Reprinted from The Wall Street Journal by Paul Vieira and William Mauldin on January 29, 2017.
Negotiations to revamp the North American Free Trade Agreement survived what was seen as the crucial sixth round, with the US, Canada and Mexico tackling difficult issues even as tensions flared between the US and Canada over auto-industry rules.
Singling out Canada for criticism, US Trade Representative Robert Lighthizer said Ottawa’s proposal on changing rules in the crucial auto sector would reduce jobs in the bloc. He also chastised Canada for recently bringing a case to the World Trade Organization challenging the Trump administration’s use of tariffs.
Still, Lighthizer and his Mexican and Canadian counterparts nodded to progress in the talks at the official end of a six-day round of Nafta negotiations in Canada’s second-largest city.
“Some real headway was made here today,” Lighthizer told reporters after meeting with his counterparts. “I am hopeful that progress will accelerate soon.” …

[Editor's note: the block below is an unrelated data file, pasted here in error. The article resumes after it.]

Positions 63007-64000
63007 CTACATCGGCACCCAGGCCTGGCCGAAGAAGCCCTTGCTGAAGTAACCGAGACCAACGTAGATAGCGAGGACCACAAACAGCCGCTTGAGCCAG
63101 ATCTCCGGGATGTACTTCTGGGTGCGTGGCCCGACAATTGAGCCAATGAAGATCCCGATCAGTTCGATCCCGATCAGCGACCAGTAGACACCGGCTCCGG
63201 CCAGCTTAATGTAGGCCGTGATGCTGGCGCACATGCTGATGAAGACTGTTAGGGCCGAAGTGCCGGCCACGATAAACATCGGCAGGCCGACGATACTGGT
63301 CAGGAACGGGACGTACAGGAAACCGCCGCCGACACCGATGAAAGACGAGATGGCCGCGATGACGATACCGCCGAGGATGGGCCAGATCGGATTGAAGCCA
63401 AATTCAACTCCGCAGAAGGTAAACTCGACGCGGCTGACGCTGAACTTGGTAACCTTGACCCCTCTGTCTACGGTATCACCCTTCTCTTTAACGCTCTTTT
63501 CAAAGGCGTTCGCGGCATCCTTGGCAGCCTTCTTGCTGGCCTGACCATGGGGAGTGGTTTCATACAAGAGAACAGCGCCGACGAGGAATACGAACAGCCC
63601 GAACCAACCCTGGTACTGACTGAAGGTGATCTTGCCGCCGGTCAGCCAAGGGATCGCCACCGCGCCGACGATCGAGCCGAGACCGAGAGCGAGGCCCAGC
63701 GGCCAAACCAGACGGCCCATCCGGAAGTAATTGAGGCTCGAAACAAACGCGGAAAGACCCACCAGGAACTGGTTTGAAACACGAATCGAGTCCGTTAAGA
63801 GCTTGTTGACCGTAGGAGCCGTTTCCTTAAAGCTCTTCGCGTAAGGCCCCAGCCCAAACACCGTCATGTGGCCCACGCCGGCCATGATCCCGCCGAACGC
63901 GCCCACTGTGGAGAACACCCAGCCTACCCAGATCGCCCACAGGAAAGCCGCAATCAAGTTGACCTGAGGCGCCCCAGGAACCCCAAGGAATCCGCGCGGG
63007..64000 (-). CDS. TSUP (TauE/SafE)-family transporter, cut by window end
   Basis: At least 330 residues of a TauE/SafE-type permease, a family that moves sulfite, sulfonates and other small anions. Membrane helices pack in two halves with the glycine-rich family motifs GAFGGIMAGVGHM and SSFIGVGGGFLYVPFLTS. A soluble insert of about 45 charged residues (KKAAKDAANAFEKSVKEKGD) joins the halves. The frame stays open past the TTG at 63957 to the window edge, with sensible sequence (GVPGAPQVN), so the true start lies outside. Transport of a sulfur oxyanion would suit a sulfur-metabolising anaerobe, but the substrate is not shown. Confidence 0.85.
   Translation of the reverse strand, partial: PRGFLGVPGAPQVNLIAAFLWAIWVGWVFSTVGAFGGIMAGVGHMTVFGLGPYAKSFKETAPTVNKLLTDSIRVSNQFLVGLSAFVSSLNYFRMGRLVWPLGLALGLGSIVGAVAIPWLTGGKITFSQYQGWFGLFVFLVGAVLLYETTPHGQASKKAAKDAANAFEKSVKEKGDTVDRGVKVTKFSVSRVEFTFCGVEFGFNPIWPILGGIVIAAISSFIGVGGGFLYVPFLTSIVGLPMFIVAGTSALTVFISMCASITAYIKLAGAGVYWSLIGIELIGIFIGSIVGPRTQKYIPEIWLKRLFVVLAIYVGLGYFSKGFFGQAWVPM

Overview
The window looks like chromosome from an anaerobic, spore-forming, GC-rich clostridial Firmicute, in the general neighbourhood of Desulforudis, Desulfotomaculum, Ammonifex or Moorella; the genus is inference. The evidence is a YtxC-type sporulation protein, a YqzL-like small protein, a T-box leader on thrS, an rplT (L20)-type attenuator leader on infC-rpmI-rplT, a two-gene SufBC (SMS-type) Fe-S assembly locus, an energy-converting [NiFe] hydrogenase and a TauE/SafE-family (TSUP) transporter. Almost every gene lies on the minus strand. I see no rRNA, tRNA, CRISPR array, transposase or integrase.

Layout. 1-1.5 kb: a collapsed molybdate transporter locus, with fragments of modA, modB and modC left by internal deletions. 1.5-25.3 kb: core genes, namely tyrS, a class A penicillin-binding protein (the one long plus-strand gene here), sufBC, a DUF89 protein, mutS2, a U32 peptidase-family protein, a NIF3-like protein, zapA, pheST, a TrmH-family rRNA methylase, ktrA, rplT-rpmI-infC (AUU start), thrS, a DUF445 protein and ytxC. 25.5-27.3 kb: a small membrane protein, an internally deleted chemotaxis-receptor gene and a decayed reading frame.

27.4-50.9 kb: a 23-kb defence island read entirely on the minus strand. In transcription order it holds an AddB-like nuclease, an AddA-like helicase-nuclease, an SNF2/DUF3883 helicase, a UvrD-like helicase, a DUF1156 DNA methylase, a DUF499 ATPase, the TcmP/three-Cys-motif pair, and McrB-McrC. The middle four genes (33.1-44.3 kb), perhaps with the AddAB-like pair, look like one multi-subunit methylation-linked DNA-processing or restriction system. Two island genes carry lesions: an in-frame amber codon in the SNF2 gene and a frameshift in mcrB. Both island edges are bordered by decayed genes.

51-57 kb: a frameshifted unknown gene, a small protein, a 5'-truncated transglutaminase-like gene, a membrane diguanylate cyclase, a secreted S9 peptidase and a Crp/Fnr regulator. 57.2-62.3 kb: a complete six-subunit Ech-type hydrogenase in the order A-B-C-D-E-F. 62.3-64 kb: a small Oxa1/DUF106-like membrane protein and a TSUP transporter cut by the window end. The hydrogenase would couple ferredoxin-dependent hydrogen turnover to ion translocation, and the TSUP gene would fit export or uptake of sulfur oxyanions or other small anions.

US, Mexico Unions File NAFTA Labor Complaint to Influence Talks
… A key complaint is that NAFTA has failed to lift chronically low Mexican wages that have steadily drawn US and Canadian factories and jobs to Mexico by allowing companies there to thwart unionization. Lower health and safety standards also persist in Mexican factories.
AFL-CIO President Richard Trumka said in a statement that Mexico’s non-compliance with even its 1994 labor obligations shows that NAFTA is ”a failure.”“Mexico’s low-wage, low-rights economy keeps wages down in all three countries and has failed to develop Mexico as a larger market for US exports,” Trumka added.
The US Trade Representative’s office has made steep demands on automotive content to reverse job migration, but its labor proposals have disappointed unions and many Democratic Party lawmakers. The proposals have stuck largely to language that Mexico and Canada previously agreed to in the Trans-Pacific Partnership, a trade deal the Trump administration has abandoned. …
Thus far, Canada led the call for higher labor standards in the talks, including making a proposal that the United States revise its so-called right-to-work laws in many southern states that help to limit the spread of unions in manufacturing. …